To get more participants in online auctions and drive up the winning bid prices, two things matter: how long an auction is active and the day of the week it closes, finds new research from Maryland Smith’s Wedad Elmaghraby.
Elmaghraby’s research, forthcoming in Management Science, focuses on online business-to-business (B2B) auction platforms, which retailers use to sell their unsold or returned inventory to discount stores and wholesale liquidators.
Elmaghraby and her co-authors looked at how shortening or lengthening auctions impacted the number of buyers bidding in online auctions. They find that adjusting the listing policy (supply) – specifically, the days on which auctions close/end and how long they remain open – influences whether potential buyers place bids or wait and can increase sellers’ revenues by several percentage points.
“One one hand,” the researchers write, “increasing supply by having more auctions end on a given day can profitably incentivize more participation in auctions. But auctions ending the same day cannibalize each other and actually drive down prices that day.”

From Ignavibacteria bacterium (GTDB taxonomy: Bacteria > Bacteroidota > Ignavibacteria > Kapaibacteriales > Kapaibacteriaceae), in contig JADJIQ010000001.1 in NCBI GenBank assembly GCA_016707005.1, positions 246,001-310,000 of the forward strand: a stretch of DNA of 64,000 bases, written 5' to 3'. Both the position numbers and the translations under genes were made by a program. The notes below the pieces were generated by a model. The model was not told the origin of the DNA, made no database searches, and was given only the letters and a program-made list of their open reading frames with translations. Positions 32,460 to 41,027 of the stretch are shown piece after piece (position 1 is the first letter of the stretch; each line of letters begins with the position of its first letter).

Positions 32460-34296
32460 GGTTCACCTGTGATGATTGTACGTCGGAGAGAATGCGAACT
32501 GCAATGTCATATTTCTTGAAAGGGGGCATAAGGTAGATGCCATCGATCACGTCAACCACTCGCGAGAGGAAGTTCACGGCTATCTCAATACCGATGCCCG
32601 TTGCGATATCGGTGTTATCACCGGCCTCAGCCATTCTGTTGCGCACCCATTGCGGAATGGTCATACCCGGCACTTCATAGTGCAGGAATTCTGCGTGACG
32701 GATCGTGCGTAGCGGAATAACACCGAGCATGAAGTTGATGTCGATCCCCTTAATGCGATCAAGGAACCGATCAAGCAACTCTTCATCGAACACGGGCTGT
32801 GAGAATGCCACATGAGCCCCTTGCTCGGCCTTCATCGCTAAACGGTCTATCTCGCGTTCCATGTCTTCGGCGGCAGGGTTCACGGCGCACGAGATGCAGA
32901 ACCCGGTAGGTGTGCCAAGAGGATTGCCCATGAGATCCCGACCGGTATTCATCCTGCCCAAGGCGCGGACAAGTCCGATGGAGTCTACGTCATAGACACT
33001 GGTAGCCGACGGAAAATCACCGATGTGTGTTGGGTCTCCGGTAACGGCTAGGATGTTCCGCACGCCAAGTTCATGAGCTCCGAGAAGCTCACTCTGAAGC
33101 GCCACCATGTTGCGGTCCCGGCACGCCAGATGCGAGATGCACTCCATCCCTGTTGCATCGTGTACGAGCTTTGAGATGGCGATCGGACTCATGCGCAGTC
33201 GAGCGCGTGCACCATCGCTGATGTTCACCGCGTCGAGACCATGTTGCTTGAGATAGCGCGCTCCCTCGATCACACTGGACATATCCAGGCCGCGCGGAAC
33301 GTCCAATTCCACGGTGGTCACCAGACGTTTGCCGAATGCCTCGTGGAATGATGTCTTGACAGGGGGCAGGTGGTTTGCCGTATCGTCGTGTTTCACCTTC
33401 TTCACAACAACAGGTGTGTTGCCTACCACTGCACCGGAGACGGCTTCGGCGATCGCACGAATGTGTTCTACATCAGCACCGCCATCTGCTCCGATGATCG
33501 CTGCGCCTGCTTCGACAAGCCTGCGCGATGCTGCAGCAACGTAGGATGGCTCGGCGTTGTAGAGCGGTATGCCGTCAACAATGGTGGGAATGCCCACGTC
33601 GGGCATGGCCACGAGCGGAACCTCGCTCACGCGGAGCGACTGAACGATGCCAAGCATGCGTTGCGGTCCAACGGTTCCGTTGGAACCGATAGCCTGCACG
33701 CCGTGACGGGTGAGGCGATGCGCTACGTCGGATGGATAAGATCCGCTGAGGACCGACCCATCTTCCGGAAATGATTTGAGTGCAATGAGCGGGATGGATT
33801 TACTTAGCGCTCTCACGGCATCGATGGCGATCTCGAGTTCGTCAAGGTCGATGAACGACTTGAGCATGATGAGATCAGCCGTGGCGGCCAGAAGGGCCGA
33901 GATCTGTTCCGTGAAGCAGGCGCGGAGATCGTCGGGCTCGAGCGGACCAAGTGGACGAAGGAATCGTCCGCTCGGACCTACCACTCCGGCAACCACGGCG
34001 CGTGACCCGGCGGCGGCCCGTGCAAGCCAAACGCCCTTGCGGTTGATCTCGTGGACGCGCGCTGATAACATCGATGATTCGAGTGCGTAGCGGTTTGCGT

The researchers used data from a leading online platform that manages auctions to liquidate excess or returned inventory for more than 30 big-box retailers, including Costco, Walmart, Sears and Home Depot. The auctions work like an eBay auction, lasting from one to four days, with a winner-takes-all bundle of similar products – electronics, household appliances, furniture or apparel – up for grabs. For the study, the researchers honed in on iPhone auctions.
They culled through auction data to design the optimal listing policy. They found that concentrating auctions’ ending times to certain days of the week leads to a 7.3 percent increase in a platform’s revenues. The researchers also say the auction platform can boost revenues if it implements a recommendation system to selectively inform sellers and bidders of the number of auctions currently open on the platform. They say the right system would increase the level of competition among bidders on days that the incoming supply is higher than average, once again helping to profitably match supply with demand.
“Mitigating Monitoring Costs via Auction Listing Policies” is featured in Management Science.
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